Star Wars: A New Hope is celebrating its 40th anniversary, but it’s not the only important milestone to raise a glass of blue milk to in 2017. This year also marks the 20th anniversary of the 501st Legion, a.k.a. Vader’s Fist. The costuming organization stretches around the globe with more than 10,000 active members (the number jumps to over 18,000 once you factor in retired or inactive members) who put on helmets, capes, and hats to troop at hundreds of events annually. It all started with one man, founder Albin Johnson.
Back when Johnson started gathering his first troops in 1997 via his website, Detention Block 2551, he couldn’t imagine his idea of getting people to dress as stormtroopers for fun expanding into the 501st Legion we know today. “In your fanciful dreams you hope for that,” Johnson says. “But as you grow up, you stop believing in daydreams being real, but you always have dreams. You always have a concept or horizon you’re shooting for. I never consciously quantified where we would be or where we would hit our peak. If I could have hit a hundred stormtroopers we could get all in one place, I would have thought that was a pretty big deal.”
It’s quite the accomplishment for a guy in South Carolina who wanted to start a club to meet people. When he attends events like Star Wars Celebration or conventions, Johnson’s surrounded by kindred spirits. That was his goal along. “I wanted to be able to go to conventions and feel like I had a group to hang out with, even if it was people that I never met before,” he says.
Johnson emphasizes the idea of being connected. He says he was thinking about organizations in the past that had members who knew about each other and could exchange a secret handshake. Wearing stormtrooper armor isn’t as subtle as a special handshake, but the costume aspect does cement bonds. “We wanted something where there was a sense of fraternity, camaraderie. It’s having fun and feeling good while you’re doing it that brings people back [to trooping]. They want to have the thrill of being an Imperial stormtrooper, and I know from 20 years experience, it’s best when there’s 20, 30 other stormtroopers around.”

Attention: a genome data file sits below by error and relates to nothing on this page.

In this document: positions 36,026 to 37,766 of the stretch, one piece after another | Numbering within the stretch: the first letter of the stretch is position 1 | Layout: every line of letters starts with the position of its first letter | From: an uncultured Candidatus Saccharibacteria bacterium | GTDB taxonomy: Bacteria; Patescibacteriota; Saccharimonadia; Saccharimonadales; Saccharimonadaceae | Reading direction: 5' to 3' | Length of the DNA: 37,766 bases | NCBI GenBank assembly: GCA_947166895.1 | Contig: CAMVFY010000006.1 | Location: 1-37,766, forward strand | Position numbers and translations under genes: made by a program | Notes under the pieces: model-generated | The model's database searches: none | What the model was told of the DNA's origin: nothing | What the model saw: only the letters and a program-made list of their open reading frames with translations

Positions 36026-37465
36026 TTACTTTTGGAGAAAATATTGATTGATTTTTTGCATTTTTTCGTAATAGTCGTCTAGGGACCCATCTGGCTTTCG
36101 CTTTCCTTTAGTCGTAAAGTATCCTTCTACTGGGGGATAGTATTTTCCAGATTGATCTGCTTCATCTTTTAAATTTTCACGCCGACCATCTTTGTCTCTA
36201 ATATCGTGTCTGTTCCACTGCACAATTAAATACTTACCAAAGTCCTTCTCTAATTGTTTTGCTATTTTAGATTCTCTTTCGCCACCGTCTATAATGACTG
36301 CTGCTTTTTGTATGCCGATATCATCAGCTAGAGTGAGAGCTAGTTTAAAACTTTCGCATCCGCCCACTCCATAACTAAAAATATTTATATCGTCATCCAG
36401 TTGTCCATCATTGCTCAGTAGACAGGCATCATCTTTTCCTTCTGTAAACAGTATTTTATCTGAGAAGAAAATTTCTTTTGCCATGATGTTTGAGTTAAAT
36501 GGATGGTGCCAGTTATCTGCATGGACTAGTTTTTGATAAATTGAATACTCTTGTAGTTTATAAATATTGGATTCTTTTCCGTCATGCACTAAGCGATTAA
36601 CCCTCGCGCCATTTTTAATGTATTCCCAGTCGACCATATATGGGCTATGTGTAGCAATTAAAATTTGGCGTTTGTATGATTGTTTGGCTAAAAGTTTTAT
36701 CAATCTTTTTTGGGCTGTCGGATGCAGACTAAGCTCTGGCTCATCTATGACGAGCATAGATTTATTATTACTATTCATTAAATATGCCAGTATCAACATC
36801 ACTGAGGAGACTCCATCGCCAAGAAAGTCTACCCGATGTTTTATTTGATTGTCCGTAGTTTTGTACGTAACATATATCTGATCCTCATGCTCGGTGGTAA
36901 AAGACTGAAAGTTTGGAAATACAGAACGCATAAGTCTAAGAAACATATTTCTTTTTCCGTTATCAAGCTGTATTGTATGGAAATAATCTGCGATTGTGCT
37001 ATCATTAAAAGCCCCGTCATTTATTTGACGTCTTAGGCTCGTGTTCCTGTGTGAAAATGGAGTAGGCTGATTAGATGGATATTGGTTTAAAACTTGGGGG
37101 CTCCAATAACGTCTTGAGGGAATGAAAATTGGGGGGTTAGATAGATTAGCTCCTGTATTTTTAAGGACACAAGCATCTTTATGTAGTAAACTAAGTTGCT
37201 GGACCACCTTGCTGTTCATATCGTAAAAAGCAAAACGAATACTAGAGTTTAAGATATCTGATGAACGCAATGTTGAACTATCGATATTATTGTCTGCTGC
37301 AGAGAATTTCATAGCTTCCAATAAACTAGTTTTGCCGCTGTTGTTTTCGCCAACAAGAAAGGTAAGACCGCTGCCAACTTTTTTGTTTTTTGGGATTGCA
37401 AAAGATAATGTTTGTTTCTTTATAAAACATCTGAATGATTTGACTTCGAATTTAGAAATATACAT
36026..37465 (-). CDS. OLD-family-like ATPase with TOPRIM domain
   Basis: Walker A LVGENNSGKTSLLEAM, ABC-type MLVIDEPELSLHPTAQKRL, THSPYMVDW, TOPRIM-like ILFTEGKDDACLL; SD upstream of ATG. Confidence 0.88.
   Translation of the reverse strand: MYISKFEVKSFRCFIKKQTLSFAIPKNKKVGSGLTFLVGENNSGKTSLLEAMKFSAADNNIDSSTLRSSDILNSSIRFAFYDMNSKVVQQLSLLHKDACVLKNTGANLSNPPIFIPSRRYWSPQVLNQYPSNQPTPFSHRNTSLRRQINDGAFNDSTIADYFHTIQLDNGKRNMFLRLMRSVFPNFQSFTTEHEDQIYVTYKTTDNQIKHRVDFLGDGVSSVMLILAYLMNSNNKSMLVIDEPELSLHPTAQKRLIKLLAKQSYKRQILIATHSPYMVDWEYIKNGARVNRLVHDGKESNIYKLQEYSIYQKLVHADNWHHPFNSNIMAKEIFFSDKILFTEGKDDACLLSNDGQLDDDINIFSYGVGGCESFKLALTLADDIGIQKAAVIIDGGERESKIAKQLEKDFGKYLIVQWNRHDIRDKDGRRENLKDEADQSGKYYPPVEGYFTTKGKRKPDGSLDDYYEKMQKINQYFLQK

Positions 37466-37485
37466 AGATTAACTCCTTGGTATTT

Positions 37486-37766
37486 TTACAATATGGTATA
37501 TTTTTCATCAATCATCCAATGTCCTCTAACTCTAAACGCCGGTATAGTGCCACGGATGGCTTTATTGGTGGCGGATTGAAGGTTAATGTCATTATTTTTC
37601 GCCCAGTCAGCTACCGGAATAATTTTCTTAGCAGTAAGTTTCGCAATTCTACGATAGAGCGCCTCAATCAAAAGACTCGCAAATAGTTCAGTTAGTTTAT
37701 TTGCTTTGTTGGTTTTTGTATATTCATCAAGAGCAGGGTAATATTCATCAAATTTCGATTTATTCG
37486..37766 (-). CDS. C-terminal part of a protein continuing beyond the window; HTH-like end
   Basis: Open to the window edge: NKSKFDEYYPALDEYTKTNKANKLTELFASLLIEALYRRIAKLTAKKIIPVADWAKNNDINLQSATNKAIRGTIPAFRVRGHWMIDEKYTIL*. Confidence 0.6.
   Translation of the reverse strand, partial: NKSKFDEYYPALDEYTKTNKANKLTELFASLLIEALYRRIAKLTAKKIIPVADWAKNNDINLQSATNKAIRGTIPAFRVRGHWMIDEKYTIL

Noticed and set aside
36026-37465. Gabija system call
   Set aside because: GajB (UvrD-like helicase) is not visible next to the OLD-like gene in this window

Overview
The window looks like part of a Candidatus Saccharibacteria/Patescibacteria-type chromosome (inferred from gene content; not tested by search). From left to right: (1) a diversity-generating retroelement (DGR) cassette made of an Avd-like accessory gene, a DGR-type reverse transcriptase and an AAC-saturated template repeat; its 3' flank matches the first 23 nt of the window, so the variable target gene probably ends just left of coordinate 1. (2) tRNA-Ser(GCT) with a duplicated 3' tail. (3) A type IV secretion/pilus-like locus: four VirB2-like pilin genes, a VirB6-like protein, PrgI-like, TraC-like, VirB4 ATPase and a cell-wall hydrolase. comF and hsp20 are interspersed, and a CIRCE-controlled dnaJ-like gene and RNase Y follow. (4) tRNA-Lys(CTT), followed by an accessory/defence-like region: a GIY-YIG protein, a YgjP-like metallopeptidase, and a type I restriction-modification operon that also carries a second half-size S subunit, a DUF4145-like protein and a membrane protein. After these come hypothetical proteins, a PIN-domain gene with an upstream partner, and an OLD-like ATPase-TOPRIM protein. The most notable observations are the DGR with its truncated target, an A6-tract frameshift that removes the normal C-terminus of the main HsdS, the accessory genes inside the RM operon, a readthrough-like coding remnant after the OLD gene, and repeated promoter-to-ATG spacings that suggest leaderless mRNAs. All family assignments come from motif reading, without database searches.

Celebration II in 2002, five years after the 501st Legion began, marked a turning point for the organization. They set up a meeting with Mary Franklin. “I’ll never forget just how nervous I was that this was an actual, bonafide Lucasfilm employee,” Johnson says. “I really wanted to make a good first impression and I wanted them to realize what the intent was behind everything.”
But Johnson must have made a good impression because Franklin and Steve Sansweet put their trust in the 501st and had troopers bolster the security efforts simply with their presence. The group was especially helpful in the Indiana Convention Center’s Sagamore Ballroom, where a sneak peek for Attack of the Clones was shown a few times.
The event ended with Lucasfilm and the 501st beginning to work together. “I really think that was a very maturing point in our history because Mary and Steve saw that we could do something responsible, productive, and professional. Everything I had been saying just a couple of days before carried some weight because everybody conducted themselves in a very good manner. I think that’s where our relationship with Lucasfilm started to really coalesce,” Johnson says.